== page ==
The agency responsible for managing personal allowance must keep a ledger (or its equivalent) to record all transactions. The ledger should correctly show all deposits, withdrawals, transfers, expenditures and interest and must include a brief description of each transaction. The balance on the ledger must always match the total of cash and cash equivalents in the residence. 

Sometimes there is more than one ledger for a person. The agency may keep one ledger to record benefit and personal allowance transactions, and the residence may keep another to record transactions for the cash on hand. The person should initial entries on the residential ledger at the time of transaction, or on a record attached to the PEP at least monthly, unless the PEP indicates that the person cannot understand what initialing these records means.

The person, their parents, guardians, advocates, representative payee and the benefit-paying agencies must be able to review all records of personal allowance accounts, including ledgers, upon request. Copies of the ledger must be sent to the representative payee quarterly; copies of the ledger from non-residential providers should also be sent to the residence quarterly.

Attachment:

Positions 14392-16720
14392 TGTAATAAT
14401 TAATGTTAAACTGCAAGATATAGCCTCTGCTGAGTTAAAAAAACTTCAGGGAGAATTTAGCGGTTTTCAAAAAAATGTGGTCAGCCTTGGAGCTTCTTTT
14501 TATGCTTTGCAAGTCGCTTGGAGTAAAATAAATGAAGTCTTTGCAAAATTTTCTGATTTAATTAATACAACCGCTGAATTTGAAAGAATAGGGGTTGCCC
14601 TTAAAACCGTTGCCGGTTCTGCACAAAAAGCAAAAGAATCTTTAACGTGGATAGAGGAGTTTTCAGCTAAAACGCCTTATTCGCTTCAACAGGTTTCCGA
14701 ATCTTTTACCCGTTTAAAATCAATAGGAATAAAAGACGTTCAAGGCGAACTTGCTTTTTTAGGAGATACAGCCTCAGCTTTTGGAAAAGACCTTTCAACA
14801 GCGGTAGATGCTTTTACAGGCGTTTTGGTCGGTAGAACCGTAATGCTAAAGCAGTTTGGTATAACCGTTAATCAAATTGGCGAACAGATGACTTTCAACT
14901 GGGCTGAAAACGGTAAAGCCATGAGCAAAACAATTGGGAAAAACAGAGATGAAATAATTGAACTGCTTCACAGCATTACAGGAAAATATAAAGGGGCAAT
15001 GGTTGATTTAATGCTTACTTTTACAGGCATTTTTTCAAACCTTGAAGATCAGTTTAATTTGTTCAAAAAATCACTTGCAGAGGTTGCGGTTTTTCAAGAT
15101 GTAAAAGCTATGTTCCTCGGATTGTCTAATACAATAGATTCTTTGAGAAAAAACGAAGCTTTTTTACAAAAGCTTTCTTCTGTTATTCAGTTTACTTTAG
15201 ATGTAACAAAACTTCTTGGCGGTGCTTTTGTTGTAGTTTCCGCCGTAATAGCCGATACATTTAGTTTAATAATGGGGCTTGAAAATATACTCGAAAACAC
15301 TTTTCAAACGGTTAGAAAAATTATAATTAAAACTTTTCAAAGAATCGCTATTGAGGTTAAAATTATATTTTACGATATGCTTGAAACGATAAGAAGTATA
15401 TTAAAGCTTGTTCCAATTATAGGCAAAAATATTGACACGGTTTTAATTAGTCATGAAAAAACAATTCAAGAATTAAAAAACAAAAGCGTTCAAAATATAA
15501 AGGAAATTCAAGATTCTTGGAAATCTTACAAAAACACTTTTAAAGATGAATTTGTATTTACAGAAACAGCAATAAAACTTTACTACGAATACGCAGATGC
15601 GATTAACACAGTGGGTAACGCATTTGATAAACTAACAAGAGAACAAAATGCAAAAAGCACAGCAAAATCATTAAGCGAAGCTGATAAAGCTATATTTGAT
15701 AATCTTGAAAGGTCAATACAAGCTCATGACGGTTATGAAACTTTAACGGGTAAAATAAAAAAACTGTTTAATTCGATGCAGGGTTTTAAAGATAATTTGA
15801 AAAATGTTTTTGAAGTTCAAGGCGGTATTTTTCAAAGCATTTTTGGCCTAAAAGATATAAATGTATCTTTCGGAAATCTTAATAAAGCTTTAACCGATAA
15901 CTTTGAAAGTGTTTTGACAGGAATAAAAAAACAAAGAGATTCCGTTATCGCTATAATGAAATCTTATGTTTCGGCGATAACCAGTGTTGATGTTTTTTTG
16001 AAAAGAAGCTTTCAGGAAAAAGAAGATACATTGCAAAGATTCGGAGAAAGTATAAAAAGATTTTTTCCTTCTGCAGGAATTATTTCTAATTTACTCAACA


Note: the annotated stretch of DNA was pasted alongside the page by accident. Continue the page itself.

If the agency manages money for multiple individuals, it must perform an annual audit of at least 10% of the personal accounts for individuals in family care homes and 25% of personal accounts for individuals in other types of residences for whom the director is representative payee or for whom they handle money. The audits must demonstrate compliance with the personal allowance regulations.   

Electronic Ledgers

Some agencies use electronic spreadsheets instead of paper ledgers. Each person has a spreadsheet with a different page for every month. Spreadsheets can be set up to automatically calculate the personal allowance balance after each transaction and carry over balances from month to month. This helps eliminate mathematical errors. Typing entries, rather than handwriting, also makes it easy for auditors to see how the funds were spent. 

When the ledger is electronic, the page for the month must be printed at the end of the month and the individual must initial and date the spreadsheet if initialing has meaning for them. This shows that the person received the amounts reflected on the spreadsheet. Alternatively, the person may sign a separate monthly acknowledgment of their approval of the ledger transactions maintained electronically. This may eliminate the need to print the actual ledger.

If your agency does not have an electronic spreadsheet format, you may contact your local RSFO for a sample ledger to use or use the sample family care ledger and instructions on the OPWDD website.


Receipts are necessary to document spending from the personal allowance. The receipts should correspond to the ledger entries and should clearly show:

  • The item or service purchased
  • The amount paid
  • The vendor
  • The date of purchase 

Receipts are required when agency staff spend personal allowance funds. Each purchase must have a receipt and the ledger item should have a reference number leading to the pertinent receipts. If a receipt is not obtained for a purchase made on a person’s behalf, agencies may be required to reimburse the person for the amount spent.